This week I really enjoyed the walkabout because I felt we took a tour in many different time eras. It was amazing to go inside the Dexter and see how huge it really was. It was kind of eerie but, very interesting. It was literally like something you would see in a movie. I enjoyed taking a walk through some of the older sections and really taking time to admire the many gravestones and monuments we had not yet seen. It is amazing that even though we have been there for the past several weeks it always feels like we are seeing something new and exciting. There is always something new to learn in each walkabout we partake in. I was happy to learn about Canthus leaves and what they look like because I was stumped as to what they were when I was doing research on Jacob Hoffner's monument. Some of my other favorite parts of the walkabout included seeing the Sphinx and the Pyramid up close. I feel like every week I am able to consider a whole new outlook from the prior week. Another thing that really struck my attention this week was when we were all talking about how most of the cemeteries we visited were not well cared for. It really is rather sad to think that those buried there are no longer cared for and if someone does not take a positive step forward to caring for them, one day they will no longer be there and those buried there may be forgotten forever. It is sad to think we rewrite newer and nicer history books every year and sell them for such insane costs in schools and let those who actually took part in our history blow away in the wind. It struck me when Marcha said that America does not seem to care about hanging on to our history. I have always felt that way. Being that I have been in Italy I was exposed to a whole other world and in Italy they took such pride in caring for their history. Instead of knocking things down and rebuilding something "prettier and newer" they put a great deal of hard work and money into restoring the beauty of the older historic monuments. That is how things should be. I feel everything has become so materialistic in this world that we all forget where we came from and what can be sadder than that. If we do not have a history, a family to look back to, a culture, what do we have other than a bunch of pretty non-meaningful objects? Life and death should both be about more than materials because when we move on to the other life there is nothing for us to take other than our life experiences and it would be great to know that we lived life to the fullest and not just because of what we owned but, who we are and what we did. Hopefully, after living a hard life one can leave this world knowing that they were worth while enough to never just be left to disappear from every one's memories as if they never existed.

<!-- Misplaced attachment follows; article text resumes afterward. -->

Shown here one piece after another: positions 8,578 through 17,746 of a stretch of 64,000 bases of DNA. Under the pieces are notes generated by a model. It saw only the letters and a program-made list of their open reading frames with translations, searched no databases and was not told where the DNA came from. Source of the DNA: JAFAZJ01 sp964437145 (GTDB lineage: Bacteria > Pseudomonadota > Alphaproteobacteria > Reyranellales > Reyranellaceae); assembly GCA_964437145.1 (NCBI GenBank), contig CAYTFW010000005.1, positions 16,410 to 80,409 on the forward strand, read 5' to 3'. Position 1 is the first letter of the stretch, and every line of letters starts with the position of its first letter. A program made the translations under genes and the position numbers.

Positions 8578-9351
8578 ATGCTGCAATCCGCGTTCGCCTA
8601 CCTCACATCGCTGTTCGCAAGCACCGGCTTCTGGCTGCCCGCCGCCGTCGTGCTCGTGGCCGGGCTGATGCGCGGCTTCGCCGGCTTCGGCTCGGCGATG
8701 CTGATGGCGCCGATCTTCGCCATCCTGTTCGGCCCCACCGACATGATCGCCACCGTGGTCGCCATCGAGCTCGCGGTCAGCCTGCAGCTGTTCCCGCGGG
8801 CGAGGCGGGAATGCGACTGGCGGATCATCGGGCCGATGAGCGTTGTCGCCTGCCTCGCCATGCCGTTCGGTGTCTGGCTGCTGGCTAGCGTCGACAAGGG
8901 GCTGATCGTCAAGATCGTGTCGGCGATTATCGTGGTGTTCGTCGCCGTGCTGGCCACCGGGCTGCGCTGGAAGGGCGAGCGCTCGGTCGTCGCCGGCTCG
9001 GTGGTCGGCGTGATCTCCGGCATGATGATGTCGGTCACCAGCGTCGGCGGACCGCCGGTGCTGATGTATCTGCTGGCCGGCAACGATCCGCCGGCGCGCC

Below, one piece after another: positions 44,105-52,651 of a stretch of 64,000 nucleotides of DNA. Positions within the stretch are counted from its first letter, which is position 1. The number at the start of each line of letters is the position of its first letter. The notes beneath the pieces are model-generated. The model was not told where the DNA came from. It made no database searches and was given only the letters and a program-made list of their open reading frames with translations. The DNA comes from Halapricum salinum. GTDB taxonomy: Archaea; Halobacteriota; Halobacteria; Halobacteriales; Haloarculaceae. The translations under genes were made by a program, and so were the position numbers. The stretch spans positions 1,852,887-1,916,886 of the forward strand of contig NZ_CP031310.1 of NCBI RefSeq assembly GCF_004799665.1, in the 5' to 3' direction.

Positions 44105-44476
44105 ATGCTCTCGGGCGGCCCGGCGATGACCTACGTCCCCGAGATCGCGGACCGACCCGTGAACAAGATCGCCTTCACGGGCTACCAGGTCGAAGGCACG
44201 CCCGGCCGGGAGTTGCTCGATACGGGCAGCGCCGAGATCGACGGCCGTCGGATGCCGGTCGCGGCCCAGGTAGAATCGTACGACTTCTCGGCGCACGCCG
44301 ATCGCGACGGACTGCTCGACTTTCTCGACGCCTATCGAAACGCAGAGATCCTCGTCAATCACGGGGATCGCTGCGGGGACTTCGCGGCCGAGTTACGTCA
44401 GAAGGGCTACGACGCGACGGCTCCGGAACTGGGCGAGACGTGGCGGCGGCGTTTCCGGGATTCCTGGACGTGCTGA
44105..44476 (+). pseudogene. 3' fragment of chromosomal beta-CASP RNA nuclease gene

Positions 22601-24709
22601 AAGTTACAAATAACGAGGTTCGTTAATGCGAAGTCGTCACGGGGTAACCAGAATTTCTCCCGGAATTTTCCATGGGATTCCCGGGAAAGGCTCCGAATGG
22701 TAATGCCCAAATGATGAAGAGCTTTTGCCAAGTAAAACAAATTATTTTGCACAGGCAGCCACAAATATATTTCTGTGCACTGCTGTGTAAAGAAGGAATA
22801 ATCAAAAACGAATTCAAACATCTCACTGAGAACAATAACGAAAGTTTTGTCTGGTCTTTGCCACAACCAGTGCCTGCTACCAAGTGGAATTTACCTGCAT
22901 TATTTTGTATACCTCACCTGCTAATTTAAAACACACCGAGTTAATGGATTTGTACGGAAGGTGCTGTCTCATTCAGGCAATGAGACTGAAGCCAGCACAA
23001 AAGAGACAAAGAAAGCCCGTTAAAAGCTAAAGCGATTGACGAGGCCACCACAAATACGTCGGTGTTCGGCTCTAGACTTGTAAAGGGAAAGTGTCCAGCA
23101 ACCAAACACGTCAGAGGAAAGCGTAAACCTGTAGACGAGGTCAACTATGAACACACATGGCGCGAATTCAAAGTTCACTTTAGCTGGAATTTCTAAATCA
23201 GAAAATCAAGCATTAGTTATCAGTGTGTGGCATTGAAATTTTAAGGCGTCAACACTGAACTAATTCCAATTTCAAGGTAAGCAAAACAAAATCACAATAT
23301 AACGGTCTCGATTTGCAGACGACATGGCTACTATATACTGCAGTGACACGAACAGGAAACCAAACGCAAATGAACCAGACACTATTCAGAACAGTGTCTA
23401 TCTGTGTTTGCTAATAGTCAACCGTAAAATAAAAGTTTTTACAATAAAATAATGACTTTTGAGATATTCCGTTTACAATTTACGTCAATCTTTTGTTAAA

Saturday, August 1, 2009